Development of a Multipurpose Cooperative GNSS Server

Short Description

Today, Global Navigation Satellite Systems (GNSS) are playing a notable role in numerous fields of our daily lives, ranging from leisure, sports and automotive to transport and precise surveying applications, to name but a few. A vast range of GNSS receivers are being utilised. These include cheap mass-market devices (e.g., within smartphones or trackers) as well as high-end multi-frequency receivers as they are used within professional industrial applications.

For many fields, the positioning accuracy of a single GNSS receiver is not sufficient. Consequently, differential or relative GNSS techniques have been developed. Even though these approaches allow the highest accuracy, the costs are tremendous.

In the course of this project, a Multipurpose Cooperative GNSS Server (MCGS) is developed. The idea is to increase the positioning accuracy of all GNSS users within a specified region by organising them by means of a cooperative network. For this, all GNSS receivers transmit their raw observation or coordinates (in case of very low-cost receivers) data to a central processing facility.

Thereafter, sophisticated data management and GNSS solver algorithms at the server side are used to compute the position of every single receiver. This is conducted in near-real-time and only the final position is returned to the user. By this strategy, the positioning accuracy of all connected users is increased, as differential or relative GNSS techniques can be applied that would have not been possible for stand-alone receivers.

Depending on the number of connected users and the observations they transmit (e.g., code pseudoranges, phase measurements etc.), Precise Point Positioning (PPP), Differential GNSS (DGNSS) or even Real Time Kinematic (RTK) techniques can be conducted. For single mass-market GNSS chips providing only the final position, these approaches cannot be implemented.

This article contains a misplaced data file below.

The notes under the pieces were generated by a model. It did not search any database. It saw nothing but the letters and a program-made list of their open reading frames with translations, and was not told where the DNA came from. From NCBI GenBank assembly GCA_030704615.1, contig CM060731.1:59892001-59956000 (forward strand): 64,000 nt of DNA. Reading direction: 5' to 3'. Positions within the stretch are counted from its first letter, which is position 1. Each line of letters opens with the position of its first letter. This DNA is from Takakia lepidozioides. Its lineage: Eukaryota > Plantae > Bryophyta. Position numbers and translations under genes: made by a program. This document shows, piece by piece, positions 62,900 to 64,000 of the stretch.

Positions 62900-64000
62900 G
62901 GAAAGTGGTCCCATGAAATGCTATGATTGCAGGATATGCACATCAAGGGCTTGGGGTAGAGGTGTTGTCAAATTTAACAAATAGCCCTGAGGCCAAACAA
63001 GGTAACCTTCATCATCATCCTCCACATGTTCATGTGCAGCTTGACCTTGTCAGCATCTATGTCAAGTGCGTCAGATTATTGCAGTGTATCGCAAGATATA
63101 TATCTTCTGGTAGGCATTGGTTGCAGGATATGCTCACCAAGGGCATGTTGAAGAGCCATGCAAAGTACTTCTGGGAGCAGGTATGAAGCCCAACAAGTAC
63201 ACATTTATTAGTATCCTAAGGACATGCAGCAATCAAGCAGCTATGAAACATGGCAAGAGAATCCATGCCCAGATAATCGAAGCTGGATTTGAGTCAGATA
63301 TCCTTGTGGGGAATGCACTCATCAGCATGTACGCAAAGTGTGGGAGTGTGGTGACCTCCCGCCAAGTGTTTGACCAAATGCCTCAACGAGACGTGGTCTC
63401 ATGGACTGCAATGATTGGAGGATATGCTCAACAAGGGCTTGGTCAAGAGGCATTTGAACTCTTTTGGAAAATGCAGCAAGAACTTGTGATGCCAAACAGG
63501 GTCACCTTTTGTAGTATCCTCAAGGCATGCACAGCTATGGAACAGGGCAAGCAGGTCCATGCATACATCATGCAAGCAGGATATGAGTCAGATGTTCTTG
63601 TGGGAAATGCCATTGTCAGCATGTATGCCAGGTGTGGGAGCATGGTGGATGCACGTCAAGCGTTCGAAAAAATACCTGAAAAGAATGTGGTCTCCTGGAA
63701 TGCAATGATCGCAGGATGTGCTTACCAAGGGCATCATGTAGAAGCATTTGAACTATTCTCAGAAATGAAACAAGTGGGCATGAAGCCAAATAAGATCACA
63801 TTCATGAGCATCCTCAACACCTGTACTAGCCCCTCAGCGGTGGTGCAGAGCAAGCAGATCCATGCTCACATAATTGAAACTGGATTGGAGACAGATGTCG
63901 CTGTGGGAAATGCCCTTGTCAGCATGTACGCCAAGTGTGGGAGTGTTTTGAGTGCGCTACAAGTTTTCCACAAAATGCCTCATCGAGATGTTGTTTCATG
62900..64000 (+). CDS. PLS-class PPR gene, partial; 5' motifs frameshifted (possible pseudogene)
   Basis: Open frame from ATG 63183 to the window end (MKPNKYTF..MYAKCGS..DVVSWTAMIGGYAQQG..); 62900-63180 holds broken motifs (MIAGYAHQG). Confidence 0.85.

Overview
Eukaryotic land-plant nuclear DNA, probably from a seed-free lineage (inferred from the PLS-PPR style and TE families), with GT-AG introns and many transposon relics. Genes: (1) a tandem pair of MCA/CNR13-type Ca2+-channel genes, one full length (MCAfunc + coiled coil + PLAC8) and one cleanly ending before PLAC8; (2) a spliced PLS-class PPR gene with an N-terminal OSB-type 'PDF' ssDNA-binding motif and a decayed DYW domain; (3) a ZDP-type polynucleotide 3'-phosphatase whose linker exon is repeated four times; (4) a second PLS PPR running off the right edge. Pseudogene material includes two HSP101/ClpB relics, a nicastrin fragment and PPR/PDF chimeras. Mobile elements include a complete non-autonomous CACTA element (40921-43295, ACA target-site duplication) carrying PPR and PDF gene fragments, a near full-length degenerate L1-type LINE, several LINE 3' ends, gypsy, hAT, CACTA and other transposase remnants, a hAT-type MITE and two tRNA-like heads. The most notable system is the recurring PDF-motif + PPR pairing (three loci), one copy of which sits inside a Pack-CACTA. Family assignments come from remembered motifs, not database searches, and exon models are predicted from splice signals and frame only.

Nevertheless, the MCGS offers a position correction mode for these receivers. This is achieved by reconstructing the standard point positioning algorithms of mass market receivers at the server side by using precise data (e.g., satellite ephemeris, ionospheric models) from external sources instead of broadcast data.

In case one or more multi-frequency receivers are connected to the server, atmospheric characteristics can be derived. Within the project, a feasibility study on local atmospheric models and their implementation within the MCGS is conducted.


The result of the project is a demonstrator of the MCGS capable of handling multiple users within multiple user pools. State-of-the-art data transfer and management strategies capable of handling input from a large number of users are implemented. The multi-user functionality follows the concept of modern internet phenomena, such as e.g., social networks, peer-to-peer communication and cloud computing with the objective to bring benefits to all connected users by a cooperative effort.

Besides an increased positioning accuracy for all users, MCGS is intended to be a low-cost solution for both users and providers. By enabling differential or relative GNSS techniques utilising multiple receivers, expenses for equipment and maintenance of reference stations and user charges for reference providers can be saved. Beside the technical developments and tests, a business analysis and a roadmap to a later product/service are established.

Project Partners


OHB Digital Solutions GmbH

Project partner

  • BRIMATECH Services GmbH
  • Technische Universität Wien

Contact Address

OHB Digital Solutions GmbH
Rettenbacher Straße 22
A-8044 Graz